"In theory yeah. In practice it's a colossal cock-up, half the roads in the city are closed due to massive holes in the pavements, and the rest are clogged solid from sun-up to sun-down with "Undertaking" traffic and dirt movers. The noise of the work is driving the whole population mad, not to mention the dust that gets everywhere in summer and covers the roads inches deep in mud in the winter. It's a damned waste of time."
Across the table Tilda folded her hands delicately before commenting: "I see you hold strong feelings on the matter then."
This would have been the ideal moment for Magda to incline her head graciously and take the higher road as she accepted her companions light censure. As it was, she took the opportunity to vent the last remnants of her irritation by flicking a small remnant of bread over the expanse between them and muttering gracelessly "me and the rest of the city." Tilda laughed, a surprising sound that startled Magda. She hadn't heard that soft chuckle for such a long time and yet as she sat there it still felt like only yesterday, how was that possible? As the bread came back at her at high speed Magda couldn't hide her smile even as she shook her head and warned of terrible consequences to come of getting involved in "that mess."
The dishes between them were empty. Tilda chased the last grains of rice around her plate before sitting back in her chair with a sigh of enjoyment.
"My work isn't really anything to do with the tunnels you know. I'm more… specialised."
"Are they really going to blow up the Patricians Palace so that they can put a track down to the river? I thought that was just a rumour."
Tilda had to hide a smile behind her hand. "I can't really say. It's sort of classified."
Magda couldn't quite stifle her frustrated sigh but the conversation was interrupted by the hovering waiter and his desert menus. Unanimously deciding to drop the subject of civil engineering and public transport for the moment they turned their attention to the choices available for the discerning diner in the way of desert. Magda tried to return to the topic after they had handed the menus back, but Tilda, unable to discuss anything about her work and not really wiling to defend the project as a whole in the face of an irate citizen, danced around the subject until her questioner gave up in despair.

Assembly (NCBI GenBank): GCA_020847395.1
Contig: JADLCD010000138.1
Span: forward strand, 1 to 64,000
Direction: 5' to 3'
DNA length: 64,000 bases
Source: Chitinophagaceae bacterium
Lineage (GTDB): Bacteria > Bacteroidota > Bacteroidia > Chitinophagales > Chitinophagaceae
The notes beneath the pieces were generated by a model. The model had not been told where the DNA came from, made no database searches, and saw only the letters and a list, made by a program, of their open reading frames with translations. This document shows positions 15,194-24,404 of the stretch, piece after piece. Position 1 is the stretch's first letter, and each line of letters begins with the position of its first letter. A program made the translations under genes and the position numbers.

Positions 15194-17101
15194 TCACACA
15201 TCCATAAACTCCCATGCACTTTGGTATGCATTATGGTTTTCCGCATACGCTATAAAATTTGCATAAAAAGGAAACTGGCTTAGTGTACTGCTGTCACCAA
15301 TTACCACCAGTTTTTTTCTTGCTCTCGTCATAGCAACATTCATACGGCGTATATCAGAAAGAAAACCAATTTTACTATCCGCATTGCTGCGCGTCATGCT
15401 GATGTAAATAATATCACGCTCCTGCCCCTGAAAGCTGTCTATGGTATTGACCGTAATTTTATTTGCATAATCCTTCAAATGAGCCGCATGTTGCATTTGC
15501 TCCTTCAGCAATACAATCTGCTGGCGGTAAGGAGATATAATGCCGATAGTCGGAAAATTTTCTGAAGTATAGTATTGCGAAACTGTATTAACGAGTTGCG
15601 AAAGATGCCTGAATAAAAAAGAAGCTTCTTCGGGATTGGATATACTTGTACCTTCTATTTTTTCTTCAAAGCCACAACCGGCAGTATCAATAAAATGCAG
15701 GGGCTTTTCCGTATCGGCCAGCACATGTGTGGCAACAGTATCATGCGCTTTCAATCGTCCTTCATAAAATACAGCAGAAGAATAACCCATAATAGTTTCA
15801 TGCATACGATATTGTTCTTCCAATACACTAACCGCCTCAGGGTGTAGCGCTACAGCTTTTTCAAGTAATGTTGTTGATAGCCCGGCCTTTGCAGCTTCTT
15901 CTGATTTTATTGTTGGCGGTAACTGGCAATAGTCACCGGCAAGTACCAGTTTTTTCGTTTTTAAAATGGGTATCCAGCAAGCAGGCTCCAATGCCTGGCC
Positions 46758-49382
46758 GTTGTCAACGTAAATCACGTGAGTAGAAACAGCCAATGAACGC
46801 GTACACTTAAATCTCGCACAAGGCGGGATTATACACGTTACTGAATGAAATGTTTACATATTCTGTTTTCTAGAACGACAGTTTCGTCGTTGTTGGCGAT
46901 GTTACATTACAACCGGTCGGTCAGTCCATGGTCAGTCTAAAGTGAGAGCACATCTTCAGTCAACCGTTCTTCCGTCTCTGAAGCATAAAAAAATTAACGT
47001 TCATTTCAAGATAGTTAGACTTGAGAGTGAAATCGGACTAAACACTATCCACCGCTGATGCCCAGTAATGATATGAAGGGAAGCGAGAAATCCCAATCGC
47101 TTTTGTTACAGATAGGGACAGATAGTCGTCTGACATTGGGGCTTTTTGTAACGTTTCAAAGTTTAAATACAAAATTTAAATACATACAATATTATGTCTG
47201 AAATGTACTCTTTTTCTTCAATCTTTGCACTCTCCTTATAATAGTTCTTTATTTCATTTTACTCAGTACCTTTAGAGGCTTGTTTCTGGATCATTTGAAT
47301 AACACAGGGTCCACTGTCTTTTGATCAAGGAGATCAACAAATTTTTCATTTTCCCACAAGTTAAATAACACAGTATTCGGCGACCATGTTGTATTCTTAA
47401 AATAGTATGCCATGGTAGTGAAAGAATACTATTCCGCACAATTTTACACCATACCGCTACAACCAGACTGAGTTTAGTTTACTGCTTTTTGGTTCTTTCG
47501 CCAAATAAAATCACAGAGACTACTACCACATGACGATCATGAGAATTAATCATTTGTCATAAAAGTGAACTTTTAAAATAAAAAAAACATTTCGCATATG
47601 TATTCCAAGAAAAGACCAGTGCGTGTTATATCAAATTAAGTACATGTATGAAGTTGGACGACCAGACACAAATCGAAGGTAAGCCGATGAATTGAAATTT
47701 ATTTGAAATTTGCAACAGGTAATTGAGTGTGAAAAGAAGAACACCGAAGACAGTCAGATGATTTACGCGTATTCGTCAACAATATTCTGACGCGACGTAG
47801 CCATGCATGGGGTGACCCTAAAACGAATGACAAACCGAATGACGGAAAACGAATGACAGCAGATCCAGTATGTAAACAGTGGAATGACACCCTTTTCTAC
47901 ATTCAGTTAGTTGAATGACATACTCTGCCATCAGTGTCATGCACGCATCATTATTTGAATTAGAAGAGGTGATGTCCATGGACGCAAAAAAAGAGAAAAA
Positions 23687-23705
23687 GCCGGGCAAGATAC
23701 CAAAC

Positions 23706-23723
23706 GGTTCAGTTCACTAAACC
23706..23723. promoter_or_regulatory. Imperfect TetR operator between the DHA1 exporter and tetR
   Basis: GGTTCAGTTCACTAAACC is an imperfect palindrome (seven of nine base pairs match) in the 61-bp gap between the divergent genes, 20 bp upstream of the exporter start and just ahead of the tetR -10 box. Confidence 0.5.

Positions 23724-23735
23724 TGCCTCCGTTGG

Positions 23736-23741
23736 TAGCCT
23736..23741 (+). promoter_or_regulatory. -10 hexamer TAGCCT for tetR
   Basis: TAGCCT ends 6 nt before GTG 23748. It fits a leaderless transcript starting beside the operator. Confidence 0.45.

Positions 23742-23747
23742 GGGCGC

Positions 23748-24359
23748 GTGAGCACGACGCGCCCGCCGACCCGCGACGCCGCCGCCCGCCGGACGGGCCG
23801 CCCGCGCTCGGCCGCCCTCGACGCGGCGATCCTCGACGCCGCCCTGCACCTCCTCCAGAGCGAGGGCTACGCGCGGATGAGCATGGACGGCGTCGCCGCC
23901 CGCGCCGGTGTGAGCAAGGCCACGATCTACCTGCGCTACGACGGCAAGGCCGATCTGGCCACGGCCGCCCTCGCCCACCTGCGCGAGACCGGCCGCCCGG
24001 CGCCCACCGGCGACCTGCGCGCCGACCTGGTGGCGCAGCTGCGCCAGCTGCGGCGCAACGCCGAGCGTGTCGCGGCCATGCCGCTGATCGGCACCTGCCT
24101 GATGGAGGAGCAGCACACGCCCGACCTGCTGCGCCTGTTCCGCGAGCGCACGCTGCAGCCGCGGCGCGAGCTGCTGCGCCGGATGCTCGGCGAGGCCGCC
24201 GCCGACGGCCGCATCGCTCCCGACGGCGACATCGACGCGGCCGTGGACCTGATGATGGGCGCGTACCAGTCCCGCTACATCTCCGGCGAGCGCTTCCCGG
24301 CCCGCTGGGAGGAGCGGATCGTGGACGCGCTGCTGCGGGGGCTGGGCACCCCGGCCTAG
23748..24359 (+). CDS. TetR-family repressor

Digging into her ice-cream it was Tilda who switched the conversation back into the lines Magda had so artfully been avoiding.
"It was odd to bump into you again. I thought perhaps you'd moved on."
"Surprising, no? In a city this big." Magda carefully sidestepped the moving on comment. "I didn't think you drank coffee."
"All engineers drink coffee," Tilda smiled again and this time it stayed. "It's where we get our best ideas, and our craziest! You've seen those new Clacks towers, right? Born out of an all-night coffee buffet at Joe's."
Ah coffee. Magda could talk that about for hours. Four months as a Barista had provided her with a detailed introduction to the world of caffeination. She settled more comfortably into her seat and prepared for a discussion on the benefits of double filtered and the problems associated with the new steam driven system found in the most expensive coffee houses. The conversation drifted amicably from random topic to random topic as they finished up their meal.
Later, walking through the streets with that dark head keeping pace at her shoulder Magda realised she was waiting for a small hand to creep into hers. Still. Even after all these years. She sighed and put the idea from her mind. Wasn't it enough to know that Tilda was alive and well? Couldn't she just be satisfied that they were able to walk through the city without too many awkward silences? As they turned into a quieter side street Magda stopped suddenly.